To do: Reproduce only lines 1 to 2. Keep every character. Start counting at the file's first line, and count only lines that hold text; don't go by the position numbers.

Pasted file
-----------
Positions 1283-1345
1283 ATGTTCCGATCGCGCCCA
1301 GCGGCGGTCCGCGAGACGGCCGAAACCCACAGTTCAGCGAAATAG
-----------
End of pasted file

Positions 1283-1345
1283 ATGTTCCGATCGCGCCCA